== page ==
And actually, Sara, if I can build it, sorry to interrupt you, but if we can build on that, and that measurement is helping a lot of the different players in the industry to come together and truly sound those types of requirements for the industry, for example, group m, and Omnicom, I actually have presented to the W of a the World Federation of advertisers earlier this year, that this is exactly what we're interested in standards. When it comes to brand safety when it comes to viewability. This is important for us, because if we don't create those standards, everything, it becomes even more complex than it is already. This is very frustrating for our clients. It's frustrating for all people, and it's not healthy for anyone's business. But unfortunately and just being very specific to your question. I do not believe that in at least our lifetimes. We We will see this one universal standards. To be honest, in 2020, I believe things will actually become a little more messy and a little more difficult. We're entering streaming war part two, actually, it's a streaming explosion. And we'll see a lot of the content being behind paywalls. And the way the content is being measured will be totally cluttered, it will be very, very fragmented. And not only does that bring along the challenge of how do we measure KPIs, and by the way, which KPIs we all say business outcomes, of course everybody wants business outcomes. But then there are so many other KPIs and dimensions this letter up that letter up into KPI so it will really come down to agencies ability and capability to measure the different baby steps that lead up to a business outcome. But the other thing that's really important, and I know it's, it sounds super boring and a little quaint at these in these days. But the amount and the speed of audience and ratings attrition in 2020 is going to be unprecedented and we as an industry We need to find ways on how we can still get in front of the consumers, especially very, very important segments such as, why is the NA.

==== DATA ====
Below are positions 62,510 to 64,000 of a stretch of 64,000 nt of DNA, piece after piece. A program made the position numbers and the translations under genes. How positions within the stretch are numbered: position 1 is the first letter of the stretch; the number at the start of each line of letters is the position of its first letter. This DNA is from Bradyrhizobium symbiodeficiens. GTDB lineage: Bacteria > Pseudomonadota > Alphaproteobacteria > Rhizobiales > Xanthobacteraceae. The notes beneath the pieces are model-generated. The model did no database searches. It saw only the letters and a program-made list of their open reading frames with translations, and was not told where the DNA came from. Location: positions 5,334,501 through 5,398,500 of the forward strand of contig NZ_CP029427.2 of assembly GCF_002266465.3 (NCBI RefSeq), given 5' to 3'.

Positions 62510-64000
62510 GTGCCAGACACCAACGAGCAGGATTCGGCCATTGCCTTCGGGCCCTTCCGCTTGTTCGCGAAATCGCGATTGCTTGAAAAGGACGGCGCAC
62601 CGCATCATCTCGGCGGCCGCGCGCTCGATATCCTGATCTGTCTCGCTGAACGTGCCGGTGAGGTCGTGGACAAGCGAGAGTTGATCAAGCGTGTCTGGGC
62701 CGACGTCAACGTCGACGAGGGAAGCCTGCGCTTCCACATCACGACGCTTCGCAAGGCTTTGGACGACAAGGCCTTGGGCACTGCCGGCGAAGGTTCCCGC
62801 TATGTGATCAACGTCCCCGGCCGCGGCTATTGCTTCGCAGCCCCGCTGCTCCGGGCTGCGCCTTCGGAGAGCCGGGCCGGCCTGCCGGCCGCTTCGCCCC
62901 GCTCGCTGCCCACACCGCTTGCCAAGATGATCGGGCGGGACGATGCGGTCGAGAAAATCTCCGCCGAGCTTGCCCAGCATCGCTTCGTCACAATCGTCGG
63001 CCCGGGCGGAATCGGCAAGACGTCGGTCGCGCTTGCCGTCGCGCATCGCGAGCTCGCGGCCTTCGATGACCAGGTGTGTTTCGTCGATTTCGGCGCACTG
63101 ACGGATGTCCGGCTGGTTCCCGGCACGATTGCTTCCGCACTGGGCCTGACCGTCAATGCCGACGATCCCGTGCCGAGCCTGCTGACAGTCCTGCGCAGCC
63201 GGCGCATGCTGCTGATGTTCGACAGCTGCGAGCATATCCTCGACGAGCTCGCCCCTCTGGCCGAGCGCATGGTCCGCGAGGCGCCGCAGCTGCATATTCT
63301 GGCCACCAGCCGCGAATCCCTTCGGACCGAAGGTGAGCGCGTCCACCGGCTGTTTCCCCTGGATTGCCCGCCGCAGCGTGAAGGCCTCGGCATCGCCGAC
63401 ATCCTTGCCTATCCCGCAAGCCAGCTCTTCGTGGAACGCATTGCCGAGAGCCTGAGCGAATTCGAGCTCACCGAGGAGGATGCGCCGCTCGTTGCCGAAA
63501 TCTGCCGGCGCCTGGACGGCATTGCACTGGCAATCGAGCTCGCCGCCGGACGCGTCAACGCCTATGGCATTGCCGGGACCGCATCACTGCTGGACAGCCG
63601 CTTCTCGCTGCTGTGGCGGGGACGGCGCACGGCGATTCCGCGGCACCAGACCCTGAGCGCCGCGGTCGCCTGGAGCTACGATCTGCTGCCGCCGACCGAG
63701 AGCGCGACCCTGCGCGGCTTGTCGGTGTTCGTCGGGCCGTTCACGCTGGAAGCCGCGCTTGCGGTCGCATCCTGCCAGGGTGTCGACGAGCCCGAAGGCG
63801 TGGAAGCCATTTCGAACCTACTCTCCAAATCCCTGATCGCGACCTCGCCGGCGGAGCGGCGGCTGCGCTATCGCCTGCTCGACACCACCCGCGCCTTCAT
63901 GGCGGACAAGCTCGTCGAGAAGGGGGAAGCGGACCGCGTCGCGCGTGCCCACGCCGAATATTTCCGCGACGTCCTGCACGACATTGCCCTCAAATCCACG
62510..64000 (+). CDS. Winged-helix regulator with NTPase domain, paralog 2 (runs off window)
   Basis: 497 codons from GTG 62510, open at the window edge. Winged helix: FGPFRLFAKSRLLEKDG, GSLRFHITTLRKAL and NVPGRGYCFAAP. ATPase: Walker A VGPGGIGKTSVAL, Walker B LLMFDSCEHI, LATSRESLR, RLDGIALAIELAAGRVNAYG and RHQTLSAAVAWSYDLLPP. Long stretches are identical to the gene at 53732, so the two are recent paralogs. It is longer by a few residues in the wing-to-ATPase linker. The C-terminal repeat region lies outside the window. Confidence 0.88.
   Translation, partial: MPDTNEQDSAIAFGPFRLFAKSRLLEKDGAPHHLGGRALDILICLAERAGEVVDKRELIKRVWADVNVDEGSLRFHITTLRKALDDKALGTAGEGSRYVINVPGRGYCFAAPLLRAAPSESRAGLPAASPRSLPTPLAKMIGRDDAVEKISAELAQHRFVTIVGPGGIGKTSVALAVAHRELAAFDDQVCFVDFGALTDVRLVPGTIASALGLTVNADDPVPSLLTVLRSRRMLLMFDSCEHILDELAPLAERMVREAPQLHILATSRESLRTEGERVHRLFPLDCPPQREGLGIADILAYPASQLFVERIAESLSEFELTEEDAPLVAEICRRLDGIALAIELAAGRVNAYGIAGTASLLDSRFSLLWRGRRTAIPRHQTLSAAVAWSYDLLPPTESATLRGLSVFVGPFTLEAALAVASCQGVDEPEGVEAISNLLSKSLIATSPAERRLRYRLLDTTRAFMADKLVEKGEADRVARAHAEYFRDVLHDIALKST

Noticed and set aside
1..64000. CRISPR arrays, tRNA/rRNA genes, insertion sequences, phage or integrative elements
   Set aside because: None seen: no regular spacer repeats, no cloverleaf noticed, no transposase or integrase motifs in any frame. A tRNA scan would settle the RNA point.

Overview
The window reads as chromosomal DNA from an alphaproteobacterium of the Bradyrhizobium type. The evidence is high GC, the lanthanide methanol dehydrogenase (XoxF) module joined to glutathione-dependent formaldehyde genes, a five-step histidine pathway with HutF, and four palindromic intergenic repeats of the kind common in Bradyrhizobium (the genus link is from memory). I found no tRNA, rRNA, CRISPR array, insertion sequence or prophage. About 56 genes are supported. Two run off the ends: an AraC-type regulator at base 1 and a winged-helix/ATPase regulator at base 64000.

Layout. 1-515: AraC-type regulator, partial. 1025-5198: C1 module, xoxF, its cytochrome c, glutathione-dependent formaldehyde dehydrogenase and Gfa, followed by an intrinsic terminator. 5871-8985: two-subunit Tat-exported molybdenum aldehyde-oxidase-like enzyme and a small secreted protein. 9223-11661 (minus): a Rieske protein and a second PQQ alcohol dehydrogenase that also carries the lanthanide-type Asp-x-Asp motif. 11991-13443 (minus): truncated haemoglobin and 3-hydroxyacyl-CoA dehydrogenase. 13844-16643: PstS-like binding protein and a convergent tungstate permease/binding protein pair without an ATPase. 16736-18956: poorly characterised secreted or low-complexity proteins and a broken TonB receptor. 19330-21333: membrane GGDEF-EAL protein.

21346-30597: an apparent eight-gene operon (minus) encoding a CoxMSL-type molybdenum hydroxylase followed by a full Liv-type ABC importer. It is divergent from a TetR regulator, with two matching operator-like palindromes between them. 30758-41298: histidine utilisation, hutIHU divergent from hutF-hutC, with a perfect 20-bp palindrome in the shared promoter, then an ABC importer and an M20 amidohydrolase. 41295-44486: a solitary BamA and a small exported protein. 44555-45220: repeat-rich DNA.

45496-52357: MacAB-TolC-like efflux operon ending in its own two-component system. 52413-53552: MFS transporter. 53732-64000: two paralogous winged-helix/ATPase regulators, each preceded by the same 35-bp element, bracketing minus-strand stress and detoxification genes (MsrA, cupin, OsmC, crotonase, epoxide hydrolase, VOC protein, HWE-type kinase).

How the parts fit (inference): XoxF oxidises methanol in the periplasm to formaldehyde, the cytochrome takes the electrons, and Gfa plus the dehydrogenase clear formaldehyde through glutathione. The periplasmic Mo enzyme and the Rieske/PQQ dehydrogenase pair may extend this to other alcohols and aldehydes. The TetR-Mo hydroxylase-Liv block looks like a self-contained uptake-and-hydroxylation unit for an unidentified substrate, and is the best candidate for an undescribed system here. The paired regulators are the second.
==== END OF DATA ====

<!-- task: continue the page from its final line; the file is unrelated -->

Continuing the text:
Sara Fischer  

When it comes to audience attrition, you mean turning and burning through different services and different affinities to different media? What do you mean by that?


Florian Adamski